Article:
▪ A sensor measures and transmits the current valueof the process variable, PV, back to the controller (thecontroller wire in)▪ Controller error at current time t is computed as setpoint minus measured process variable, or e(t) = SP – PV▪ The controller uses this e(t) in a control algorithmto compute a new controller output signal, CO▪ The CO signal is sent to the final control element(e.g. valve, pump, heater, fan) causing it to change (thecontroller wire out)▪ The change in the final control element (FCE) causesa change in a manipulated variable▪ The change in the manipulated variable (e.g. flowrate of liquid or gas) causes a change in the PV
PROPORTIONAL ONLY MODEThe P-Only Algorithm - The P-Only controller computes a CO action every loopsample time T as: CO = CObias + Kc∙e(t) Where:• CObias = controller bias or null value• Kc = controller gain, a tuning parameter• e(t) = controller error = SP – PV• SP = set point• PV = measured process variable
DEFINITIONS –CObias is the value of the CO that, in manual mode, causes thePV to steady at the DLO while the major disturbances are quietand at their normal or expected values.Control loop sample time specifies how often the controllersamples the measured process variable (PV) and computes andtransmits a new controller output (CO) signal.OFFSET – The difference between process value (PV) and setpoint (SP) when the controller output has already settled.Proportional Band – PB = (COmax – COmin)/KcWhen CO and PV have units of percent and both range from 0%to 100%, the much published conversion between controllergain and proportional band results: PB = 100/Kc
ADVANTAGES–1. Only one variable, gain Kc has to be controlled tocontrol the response of the system2. Relatively simple to design3. Works well for systems where set point doesn’tchangeDISADVANTAGES –1. Offset is produced if set point is changed from design value.2. If proportional gain is increased to reduce the offset, the system becomes unstable.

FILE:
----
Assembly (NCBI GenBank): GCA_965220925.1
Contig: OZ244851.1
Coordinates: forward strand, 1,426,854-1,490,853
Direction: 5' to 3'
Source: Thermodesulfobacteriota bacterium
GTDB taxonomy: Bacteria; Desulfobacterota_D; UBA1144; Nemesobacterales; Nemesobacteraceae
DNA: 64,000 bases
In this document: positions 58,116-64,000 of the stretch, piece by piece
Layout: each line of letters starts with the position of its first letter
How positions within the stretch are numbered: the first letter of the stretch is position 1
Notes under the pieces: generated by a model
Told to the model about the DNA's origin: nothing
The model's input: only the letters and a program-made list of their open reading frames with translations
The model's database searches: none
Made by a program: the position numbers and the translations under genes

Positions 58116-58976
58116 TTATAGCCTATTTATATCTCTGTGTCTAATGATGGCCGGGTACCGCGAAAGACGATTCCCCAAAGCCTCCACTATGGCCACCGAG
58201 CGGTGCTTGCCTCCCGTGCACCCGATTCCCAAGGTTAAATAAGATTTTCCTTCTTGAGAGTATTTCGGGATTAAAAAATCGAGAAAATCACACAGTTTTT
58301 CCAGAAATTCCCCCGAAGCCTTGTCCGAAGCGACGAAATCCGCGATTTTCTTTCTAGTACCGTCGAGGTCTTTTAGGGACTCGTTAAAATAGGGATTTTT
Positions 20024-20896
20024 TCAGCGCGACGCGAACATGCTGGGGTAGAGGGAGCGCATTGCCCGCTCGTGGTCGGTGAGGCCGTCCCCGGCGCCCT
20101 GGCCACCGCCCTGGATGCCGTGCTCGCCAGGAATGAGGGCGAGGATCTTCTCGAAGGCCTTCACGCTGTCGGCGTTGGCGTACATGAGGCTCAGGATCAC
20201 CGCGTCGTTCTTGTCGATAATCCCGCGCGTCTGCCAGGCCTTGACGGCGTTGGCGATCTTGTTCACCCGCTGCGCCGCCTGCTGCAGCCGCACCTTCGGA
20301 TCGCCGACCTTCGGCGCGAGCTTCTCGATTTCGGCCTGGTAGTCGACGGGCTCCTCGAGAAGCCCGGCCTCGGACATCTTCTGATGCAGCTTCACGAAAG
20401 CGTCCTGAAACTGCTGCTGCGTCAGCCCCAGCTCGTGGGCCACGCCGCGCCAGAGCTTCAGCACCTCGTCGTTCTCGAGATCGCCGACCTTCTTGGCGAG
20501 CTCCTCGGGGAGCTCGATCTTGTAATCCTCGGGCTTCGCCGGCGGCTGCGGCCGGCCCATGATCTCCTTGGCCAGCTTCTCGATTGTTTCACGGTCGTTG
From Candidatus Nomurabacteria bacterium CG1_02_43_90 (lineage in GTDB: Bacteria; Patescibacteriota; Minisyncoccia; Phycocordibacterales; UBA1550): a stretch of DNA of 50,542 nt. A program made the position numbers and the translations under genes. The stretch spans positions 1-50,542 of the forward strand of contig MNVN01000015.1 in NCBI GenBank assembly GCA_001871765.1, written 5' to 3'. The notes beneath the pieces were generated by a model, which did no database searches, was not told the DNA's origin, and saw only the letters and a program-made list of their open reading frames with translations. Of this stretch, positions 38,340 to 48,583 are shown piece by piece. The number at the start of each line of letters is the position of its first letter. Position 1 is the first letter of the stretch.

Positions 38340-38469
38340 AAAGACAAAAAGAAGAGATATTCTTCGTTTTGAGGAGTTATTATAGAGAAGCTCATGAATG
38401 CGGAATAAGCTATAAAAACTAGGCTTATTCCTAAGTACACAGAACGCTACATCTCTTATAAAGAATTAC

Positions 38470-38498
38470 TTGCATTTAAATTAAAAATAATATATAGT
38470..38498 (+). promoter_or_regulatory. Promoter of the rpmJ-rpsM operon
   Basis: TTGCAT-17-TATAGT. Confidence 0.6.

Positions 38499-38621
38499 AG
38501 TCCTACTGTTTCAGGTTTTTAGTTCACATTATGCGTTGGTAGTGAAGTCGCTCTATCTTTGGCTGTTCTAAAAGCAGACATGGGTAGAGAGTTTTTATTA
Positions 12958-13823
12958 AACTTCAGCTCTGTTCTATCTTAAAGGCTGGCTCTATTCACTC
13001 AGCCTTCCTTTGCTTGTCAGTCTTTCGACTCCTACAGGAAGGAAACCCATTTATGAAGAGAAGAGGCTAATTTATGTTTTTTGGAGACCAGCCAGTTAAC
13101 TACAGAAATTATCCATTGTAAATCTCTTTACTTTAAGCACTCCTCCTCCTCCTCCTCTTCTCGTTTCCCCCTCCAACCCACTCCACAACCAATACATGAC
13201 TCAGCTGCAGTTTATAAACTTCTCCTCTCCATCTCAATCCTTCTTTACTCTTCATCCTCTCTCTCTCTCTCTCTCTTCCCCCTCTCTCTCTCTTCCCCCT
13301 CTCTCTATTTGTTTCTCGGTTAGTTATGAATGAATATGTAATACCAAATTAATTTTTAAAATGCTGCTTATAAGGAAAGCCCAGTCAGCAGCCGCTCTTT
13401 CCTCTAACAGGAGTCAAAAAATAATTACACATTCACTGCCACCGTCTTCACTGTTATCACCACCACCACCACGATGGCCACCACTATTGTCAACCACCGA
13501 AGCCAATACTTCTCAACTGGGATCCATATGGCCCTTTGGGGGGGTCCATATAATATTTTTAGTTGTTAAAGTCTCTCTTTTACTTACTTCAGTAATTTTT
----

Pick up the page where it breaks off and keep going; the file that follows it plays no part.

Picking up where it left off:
THE PI MODE• The PI Algorithm• While different vendors cast what is essentially the same algorithm in different forms, here we explore what is variously described as the dependent, ideal, continuous, position form:Where:• CO = controller output signal (the wire out)• CObias = controller bias or null value; set by bump-less transfer as explained below• e(t) = current controller error, defined as SP – PV• SP = set point• PV = measured process variable (the wire in)• Kc = controller gain, a tuning parameter• Ti = reset time, a tuning parameter
• ADVANTAGES –1. It eliminates offset produced due to proportional control2. Accelerates the response towards steady state DISADVANTAGES –1. It may lead to sustained oscillations about the set point2. The two tuning parameters interact with each other and their influence must be balanced by the designer which is more complex than p only.3. The integral term tends to increase the oscillatory or rolling behavior of the process response.
PID CONTROLThe Dependent, Ideal PID FormA popular way vendors express the dependent, ideal PID controller is:Where: CO = controller output signal (the wire out) CObias = controller bias; set by bump-less transfer e(t) = current controller error, defined as SP – PV SP = set point PV = measured process variable (the wire in) Kc = controller gain, a tuning parameter Ti = reset time, a tuning parameter Td = derivative time, a tuning parameter
• The proportional term considers how far PV is from SP at any instant in time. Its contribution to the CO is based on the size of e(t) only at time t.• The integral term addresses how long and how far PV has been away from SP. The integral term is continually summing e(t).• A derivative describes how steep a curve is. More properly, a derivative describes the slope or the rate of change of a signal trace at a particular point in time.
DERIVATIVE KICK• When the controller begins operation, the slope of the controller response is almost 90 degrees and thus the derivative term produces a huge output (theoretically infinity).This is known as a Derivative kick and is mostly undesirable.• To overcome this, instead of taking derivative of error voltage, we take the derivative of the process value(PV).
• When set point is constant, its derivative is zero. So we can write the differential term as –So we can write the PID control equation as –